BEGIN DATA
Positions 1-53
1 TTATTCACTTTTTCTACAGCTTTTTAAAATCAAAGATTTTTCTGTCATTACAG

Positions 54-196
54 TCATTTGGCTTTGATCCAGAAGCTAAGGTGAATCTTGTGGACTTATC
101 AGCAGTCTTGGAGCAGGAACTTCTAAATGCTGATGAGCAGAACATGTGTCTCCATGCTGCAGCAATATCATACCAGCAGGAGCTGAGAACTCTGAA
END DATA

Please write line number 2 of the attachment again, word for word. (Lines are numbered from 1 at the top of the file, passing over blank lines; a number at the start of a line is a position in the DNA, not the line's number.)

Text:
1 TTATTCACTTTTTCTACAGCTTTTTAAAATCAAAGATTTTTCTGTCATTACAG